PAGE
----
Show Review: Keith Potger (The Seekers) 05.08.16

Published on, Aug 2016


Keith Potger

Downstairs At The Maj

Aug 5

The cheery chorus of Herman’s Hermits’ I’m Into Something Good easing in an evening with Keith Potger had the intimate crowd thinking just that as The Seekers’ legend familiarised himself with a town he called home for many years.

Armed with two guitars, a ukulele and approachable demeanour, Potger was quick to give a history lesson on his years with one of Australia’s biggest exports; funnily enough as the Georgy Girl musical was being performed only 10 minutes up the road.

The first notable stop on the trip down memory lane came with the band’s first single, 1964’s I’ll Never Find Another You, with the singer giving the Tom Springfield-written megahit a new pop-folk edge.

The folk continued with Aussie tune With My Swag All My Shoulder, also famously performed by The Seekers in their heyday, before Potger jumped forward to the band’s 1997 release Future Road, thanking the title track’s WA co-writer Boyd Wilson, who was in the audience.

The direction then shifted to completely different era, as the spotlight held a strong focus over the powerful a capella intro of 1864 folk classic When You And I Were Young, Maggie — its emotional high was continued with the first taste of his solo work in the form of highly-requested tune Peace In My Time; a Kris Kris Kristofferson-esque number from his debut album that only took “40 years to write”.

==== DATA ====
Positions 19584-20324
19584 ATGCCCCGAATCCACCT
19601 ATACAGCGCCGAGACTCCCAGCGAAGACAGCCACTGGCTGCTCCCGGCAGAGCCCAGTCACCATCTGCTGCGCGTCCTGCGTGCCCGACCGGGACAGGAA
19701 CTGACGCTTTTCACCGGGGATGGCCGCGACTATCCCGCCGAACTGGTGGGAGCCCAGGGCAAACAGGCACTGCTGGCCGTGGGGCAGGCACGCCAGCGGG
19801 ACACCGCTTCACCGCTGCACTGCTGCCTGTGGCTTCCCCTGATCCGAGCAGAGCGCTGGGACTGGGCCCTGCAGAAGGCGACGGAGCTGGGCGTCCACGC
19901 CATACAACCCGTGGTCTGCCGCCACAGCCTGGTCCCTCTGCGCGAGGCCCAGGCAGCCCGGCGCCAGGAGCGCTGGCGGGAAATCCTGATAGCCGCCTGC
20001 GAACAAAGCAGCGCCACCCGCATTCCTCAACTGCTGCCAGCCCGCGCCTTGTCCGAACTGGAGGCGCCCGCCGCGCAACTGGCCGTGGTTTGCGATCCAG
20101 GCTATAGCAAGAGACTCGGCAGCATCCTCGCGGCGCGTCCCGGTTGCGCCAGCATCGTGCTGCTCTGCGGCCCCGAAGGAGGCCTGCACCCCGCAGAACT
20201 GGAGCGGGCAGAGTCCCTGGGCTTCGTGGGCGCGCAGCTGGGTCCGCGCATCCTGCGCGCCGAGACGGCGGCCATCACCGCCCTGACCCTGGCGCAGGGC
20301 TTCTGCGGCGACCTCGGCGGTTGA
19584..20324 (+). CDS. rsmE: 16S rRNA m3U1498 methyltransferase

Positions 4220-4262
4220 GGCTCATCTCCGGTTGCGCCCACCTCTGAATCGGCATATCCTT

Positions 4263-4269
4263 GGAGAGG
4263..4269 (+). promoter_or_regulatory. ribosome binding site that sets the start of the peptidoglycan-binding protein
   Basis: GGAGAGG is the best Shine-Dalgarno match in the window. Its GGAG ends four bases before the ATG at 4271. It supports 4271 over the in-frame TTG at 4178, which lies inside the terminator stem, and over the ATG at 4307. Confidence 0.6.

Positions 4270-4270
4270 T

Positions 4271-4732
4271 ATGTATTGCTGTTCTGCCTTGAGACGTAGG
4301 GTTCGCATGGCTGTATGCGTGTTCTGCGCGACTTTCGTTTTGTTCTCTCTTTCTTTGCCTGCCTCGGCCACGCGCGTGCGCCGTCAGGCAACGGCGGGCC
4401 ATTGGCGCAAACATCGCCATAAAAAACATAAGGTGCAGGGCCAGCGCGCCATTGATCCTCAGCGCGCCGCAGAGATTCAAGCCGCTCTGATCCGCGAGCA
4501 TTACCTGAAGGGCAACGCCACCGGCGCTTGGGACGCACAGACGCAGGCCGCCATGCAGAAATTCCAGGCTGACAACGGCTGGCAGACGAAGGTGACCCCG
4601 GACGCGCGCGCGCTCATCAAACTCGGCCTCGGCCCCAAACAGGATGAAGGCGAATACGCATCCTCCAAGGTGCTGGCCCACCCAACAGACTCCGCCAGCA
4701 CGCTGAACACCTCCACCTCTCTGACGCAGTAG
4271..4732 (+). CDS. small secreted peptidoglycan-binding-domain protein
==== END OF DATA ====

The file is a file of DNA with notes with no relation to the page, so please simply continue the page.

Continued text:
Morningtown Ride was accompanied by an anecdote of a young child once asking him why he was playing a song by The Wiggles (“is nothing sacred”), an incident he described as a beautiful concentric circle, years ago singing it to his own children. And, fittingly enough, the crowd was fixated on Potger’s delivery in such a way, later partaking in a final singalong that wouldn’t be too far out of place at a Wiggles concert.

The audience participation continued with “an anthem for all the ukulele players in the world” which borrowed the melody of an old English folk song. Although She Was The One (a tune we might see on his fourth solo album) was only penned a week earlier, there were still punters humming the melody by the time the last chorus rolled around.

A medley of country classics, featuring whistling, was the perfect segue to Potger’s take on the genre, I Wanna Sing With A Nasal Twangy; a song that balanced his comedic edge, solid onstage presence and songwriting ability nicely.

From there it was onto touching love song and tribute Your Heart Will Always Be My Home, and it was that juxtaposition that showcased his diversity and truly cemented his status as solo performer.

If his comedy number about fast food and obesity set to the tune of Botany Bay, Bound For Obesity, was any indication, he might even be able to tour as a stand up comic.

It was back to the 12-string to close out the night with another tale of The Seekers, and their second hit, A World Of Our Own, and, as the entire venue sung and clapped along to Those Were The Day and encore Country Road, tucked away underneath His Majesty’s Theatre, that’s exactly what it felt like.